We want to test soil pH to make sure we’re planting the correct plants in our soil. We also want to test soil pH to decide whether we might want to alter the soil’s pH.

Soil tester kits come in various forms and range from electronic metres, dry indicator strips and the chemical colour dyes. For most gardeners the chemical colour dye is perfectly fine and that’s the one I’ve used in my gardening business for years.

Once you have your kit you will need a soil sample. It’s best to get a soil sample from within the top soil say 5-15cm down. Don’t take a sample where you have added anything to the soil in the past few months as this will likely skew the pH results.

If you’re using the chemical colour dye, you add a small amount of the soil to the top of the kit plate, add some of the liquid dye. Now, if the dye runs off the soil sample leaving the soil sample completely dry you have hydrophobic soil. You’ll need to deal with that and I’ve written about how to do that in another article – here.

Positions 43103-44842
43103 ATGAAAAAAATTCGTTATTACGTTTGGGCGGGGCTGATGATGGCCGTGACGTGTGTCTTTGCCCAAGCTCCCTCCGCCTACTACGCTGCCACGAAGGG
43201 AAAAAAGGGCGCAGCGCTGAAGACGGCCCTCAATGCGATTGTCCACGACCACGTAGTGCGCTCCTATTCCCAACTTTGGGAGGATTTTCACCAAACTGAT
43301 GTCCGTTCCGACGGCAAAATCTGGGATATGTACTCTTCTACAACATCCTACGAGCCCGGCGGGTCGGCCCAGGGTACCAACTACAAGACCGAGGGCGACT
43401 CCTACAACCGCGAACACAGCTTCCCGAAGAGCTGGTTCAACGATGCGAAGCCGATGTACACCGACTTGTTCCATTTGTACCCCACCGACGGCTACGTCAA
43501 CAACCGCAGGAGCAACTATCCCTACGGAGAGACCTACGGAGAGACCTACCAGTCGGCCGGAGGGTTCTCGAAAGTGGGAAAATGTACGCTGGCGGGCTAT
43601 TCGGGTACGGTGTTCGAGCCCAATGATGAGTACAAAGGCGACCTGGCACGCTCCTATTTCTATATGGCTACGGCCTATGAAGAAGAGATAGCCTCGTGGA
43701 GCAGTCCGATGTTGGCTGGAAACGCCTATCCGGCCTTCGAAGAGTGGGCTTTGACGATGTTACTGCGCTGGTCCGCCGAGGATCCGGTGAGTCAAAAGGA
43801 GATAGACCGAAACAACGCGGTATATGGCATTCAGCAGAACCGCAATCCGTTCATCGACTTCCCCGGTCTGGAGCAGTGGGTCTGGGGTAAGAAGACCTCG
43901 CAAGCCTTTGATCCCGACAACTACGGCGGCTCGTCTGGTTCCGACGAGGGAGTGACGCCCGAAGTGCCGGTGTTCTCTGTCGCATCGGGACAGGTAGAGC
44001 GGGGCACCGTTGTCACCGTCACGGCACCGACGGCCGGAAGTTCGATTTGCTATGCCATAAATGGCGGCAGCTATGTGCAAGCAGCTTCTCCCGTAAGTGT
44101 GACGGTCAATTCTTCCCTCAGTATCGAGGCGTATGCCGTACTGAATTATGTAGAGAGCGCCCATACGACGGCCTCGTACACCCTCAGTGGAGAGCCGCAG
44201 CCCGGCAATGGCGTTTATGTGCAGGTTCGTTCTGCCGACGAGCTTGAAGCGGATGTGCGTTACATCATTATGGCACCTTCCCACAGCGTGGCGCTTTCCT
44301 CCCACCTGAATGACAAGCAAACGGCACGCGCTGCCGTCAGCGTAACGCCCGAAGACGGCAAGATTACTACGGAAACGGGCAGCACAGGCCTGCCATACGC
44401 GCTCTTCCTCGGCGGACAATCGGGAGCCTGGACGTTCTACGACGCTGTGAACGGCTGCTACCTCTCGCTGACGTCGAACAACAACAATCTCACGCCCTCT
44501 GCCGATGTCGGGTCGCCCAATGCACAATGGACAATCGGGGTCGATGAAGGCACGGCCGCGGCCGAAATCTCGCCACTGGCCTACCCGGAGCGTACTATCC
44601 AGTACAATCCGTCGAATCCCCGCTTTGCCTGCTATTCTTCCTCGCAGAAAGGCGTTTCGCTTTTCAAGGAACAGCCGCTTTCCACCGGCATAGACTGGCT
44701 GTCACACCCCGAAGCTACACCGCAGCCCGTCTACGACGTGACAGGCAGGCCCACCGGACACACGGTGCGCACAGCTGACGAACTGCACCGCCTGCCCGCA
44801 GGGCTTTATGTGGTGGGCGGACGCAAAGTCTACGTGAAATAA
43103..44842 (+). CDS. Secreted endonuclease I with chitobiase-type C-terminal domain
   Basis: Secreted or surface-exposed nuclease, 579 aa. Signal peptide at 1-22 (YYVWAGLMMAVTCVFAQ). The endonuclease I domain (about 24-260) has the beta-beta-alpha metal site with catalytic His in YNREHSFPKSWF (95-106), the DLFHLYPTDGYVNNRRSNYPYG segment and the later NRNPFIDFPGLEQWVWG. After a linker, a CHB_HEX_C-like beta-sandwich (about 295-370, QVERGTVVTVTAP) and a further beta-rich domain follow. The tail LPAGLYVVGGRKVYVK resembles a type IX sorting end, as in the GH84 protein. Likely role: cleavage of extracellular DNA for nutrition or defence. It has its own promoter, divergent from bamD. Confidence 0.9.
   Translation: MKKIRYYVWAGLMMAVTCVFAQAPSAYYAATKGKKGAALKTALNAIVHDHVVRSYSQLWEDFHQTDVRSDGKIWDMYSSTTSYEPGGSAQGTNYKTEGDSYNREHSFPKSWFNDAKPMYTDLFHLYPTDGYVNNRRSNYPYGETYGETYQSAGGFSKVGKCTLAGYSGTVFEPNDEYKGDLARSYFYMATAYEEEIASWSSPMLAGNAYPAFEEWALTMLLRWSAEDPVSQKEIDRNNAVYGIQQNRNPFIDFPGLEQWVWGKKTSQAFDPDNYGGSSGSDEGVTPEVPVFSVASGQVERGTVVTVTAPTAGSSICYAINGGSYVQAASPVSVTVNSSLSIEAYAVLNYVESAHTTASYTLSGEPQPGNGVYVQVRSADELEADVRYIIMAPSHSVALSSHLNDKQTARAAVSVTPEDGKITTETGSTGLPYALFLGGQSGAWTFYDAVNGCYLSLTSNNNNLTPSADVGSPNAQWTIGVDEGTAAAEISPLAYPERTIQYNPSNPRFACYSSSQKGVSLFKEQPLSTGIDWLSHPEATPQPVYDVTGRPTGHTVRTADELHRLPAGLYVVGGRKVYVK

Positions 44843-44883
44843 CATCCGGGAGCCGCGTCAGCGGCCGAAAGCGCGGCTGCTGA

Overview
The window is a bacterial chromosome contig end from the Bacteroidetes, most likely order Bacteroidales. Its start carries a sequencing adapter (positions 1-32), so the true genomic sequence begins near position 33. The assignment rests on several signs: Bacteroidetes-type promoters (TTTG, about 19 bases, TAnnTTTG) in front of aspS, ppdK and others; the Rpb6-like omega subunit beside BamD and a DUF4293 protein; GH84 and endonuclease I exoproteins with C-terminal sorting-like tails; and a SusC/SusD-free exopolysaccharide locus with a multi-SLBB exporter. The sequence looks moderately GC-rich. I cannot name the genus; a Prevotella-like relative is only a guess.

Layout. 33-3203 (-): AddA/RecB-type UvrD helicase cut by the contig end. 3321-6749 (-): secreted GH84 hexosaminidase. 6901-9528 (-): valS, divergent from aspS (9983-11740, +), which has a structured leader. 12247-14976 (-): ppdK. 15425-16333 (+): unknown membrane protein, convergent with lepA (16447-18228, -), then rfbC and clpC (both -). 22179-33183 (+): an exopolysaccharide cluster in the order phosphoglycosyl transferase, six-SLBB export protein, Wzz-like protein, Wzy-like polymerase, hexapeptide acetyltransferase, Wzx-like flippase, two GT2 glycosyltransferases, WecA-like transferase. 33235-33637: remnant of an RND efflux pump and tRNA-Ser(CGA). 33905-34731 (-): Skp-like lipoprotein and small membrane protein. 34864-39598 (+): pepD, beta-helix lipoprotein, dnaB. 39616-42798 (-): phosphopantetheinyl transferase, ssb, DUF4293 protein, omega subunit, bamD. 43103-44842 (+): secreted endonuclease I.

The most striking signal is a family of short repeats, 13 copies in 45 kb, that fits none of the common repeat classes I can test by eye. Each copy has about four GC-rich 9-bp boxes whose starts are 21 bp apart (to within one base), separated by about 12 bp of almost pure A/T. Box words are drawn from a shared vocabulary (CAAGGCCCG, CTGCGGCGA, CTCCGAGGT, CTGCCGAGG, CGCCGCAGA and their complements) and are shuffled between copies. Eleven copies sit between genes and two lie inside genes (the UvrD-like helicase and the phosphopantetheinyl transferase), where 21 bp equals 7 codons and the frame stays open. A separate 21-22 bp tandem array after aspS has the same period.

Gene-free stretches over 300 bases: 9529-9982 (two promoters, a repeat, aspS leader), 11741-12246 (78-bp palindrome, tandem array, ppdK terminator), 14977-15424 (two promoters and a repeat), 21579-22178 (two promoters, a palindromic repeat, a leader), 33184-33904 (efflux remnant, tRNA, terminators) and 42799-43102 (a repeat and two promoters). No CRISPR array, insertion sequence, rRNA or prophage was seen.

If the liquid dye soaks in mix the liquid into the soil sample until you have a paste. Then sprinkle some of the powdered solution and watch the colour change.  Typically the kit will come with a colour chart… and generally the yellow spectrum is acidic, the green spectrum is neutral and the purple spectrum is alkaline.

Test a couple of other spots to make sure your samples are indicative of the rest of the soil. Once you’re happy with the accuracy of your testing you can decide whether or not to alter the pH. I’ve written an article to help you decide whether or not to alter the soil pH.

Click here to learn more about what soil pH actually means.

Click here to learn more about transforming soil and soil ecology.  

Categories: soil enhancement


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